Cannabis Use in the Childbearing Years: An Evidence Summary for Healthcare Providers
Due to the legalization of cannabis in Canada, and for the health of children and families, there is a growing need to provide parents, prospective parents, healthcare professionals, and other service providers with evidence-based information about the potential risks of cannabis use. This evidence summary is for healthcare providers. It provides general information about cannabis and rates of cannabis use in Canada, as well as information about the potential risks of cannabis use before, during, and after pregnancy. This summary also offers several recommendations for public messaging based on the available research.
HIV: Healthy Pregnancies and Healthy Babies
This booklet is designed for women living with HIV who are planning a pregnancy or are already pregnant. Topics include basic HIV and HIV treatment information, how to stay healthy before and during pregnancy, unique issues that may face women living with HIV, and where to go for more information and support. The booklet is an update to the previous HIV and pregnancy-related pamphlets provided by the Saskatchewan Prevention Institute.SKU: 7-005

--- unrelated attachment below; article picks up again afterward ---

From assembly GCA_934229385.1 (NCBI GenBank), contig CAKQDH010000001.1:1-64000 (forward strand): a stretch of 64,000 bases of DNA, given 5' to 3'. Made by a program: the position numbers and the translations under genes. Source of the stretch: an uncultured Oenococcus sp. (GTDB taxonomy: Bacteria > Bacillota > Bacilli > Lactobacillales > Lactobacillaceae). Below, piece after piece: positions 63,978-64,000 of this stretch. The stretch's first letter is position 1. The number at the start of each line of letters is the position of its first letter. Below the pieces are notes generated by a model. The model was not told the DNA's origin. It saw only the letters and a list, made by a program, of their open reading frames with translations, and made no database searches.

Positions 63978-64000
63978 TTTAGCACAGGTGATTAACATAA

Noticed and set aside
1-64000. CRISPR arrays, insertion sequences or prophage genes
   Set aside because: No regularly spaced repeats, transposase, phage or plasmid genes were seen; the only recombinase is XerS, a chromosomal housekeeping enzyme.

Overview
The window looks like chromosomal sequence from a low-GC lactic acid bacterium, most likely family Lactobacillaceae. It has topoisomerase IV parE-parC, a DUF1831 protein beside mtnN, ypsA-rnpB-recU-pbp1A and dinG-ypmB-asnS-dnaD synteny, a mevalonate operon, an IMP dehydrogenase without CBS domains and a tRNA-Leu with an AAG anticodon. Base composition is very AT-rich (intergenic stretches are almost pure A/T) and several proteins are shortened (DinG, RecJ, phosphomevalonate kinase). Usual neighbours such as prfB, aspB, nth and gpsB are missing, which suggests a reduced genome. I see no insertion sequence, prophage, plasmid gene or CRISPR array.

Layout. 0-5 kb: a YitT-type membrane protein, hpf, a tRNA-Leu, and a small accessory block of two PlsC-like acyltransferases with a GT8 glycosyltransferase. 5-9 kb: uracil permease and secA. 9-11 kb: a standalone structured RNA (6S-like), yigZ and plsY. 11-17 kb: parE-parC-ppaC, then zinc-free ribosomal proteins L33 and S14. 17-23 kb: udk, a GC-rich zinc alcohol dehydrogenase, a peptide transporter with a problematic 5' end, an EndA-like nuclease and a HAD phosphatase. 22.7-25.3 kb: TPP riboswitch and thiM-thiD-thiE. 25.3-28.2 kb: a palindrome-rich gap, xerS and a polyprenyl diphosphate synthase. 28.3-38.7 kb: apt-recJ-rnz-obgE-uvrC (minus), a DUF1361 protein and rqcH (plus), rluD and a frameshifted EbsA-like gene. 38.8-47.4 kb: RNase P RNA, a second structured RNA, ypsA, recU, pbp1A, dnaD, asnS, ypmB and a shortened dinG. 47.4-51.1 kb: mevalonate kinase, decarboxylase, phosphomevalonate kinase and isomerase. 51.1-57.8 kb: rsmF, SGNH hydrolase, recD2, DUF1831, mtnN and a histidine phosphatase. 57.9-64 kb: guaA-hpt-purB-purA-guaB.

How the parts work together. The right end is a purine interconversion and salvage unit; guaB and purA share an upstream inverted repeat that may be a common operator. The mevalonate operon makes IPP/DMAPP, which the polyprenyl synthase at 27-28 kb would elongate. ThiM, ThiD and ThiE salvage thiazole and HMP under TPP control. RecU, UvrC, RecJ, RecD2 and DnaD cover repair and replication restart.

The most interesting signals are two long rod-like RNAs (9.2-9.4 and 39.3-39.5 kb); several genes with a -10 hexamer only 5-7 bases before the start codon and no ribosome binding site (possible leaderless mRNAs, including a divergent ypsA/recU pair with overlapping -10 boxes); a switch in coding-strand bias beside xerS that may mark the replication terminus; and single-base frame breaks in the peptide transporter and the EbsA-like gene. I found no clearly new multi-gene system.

Vertical (Mother-to-child) Transmission of HIV: Prevention, Treatment, and Education
Saskatchewan continues to see high rates of new cases of human immunodeficiency virus (HIV) infection in comparison to the rest of Canada. A large number of these new cases are being identified in women of childbearing age.
Recognizing the importance of understanding HIV in the context of pregnancy, the Saskatchewan Prevention Institute conducted a review of the literature in this area. The review includes findings and recommendations on vertical transmission, transmission prevention, barriers to prevention, and health promotion around these topics.Download the Vertical Transmission Executive SummarySKU: 7-501
The Impact of Substance Use on Mother-to-child Transmission of HIV
This literature review aimed to assess the impact of substance use on mother-to-child transmission (MTCT) of HIV. Such a review was deemed necessary due to Saskatchewan’s unique HIV profile. Specifically, new cases of HIV in Saskatchewan are: (a) the highest in Canada; (b) most often associated with injection drug use (IDU); and (c) increasing rapidly in women of childbearing age (ages 15 to 39). The primary questions addressed in the report include: Why do substance use services need to be focused on to avoid MTCT of HIV? How does having a substance use issue influence high risk behaviours that can lead to HIV infection? How does having a substance use issue affect virus progression and impact the health of pregnant women living with HIV?SKU: 7-508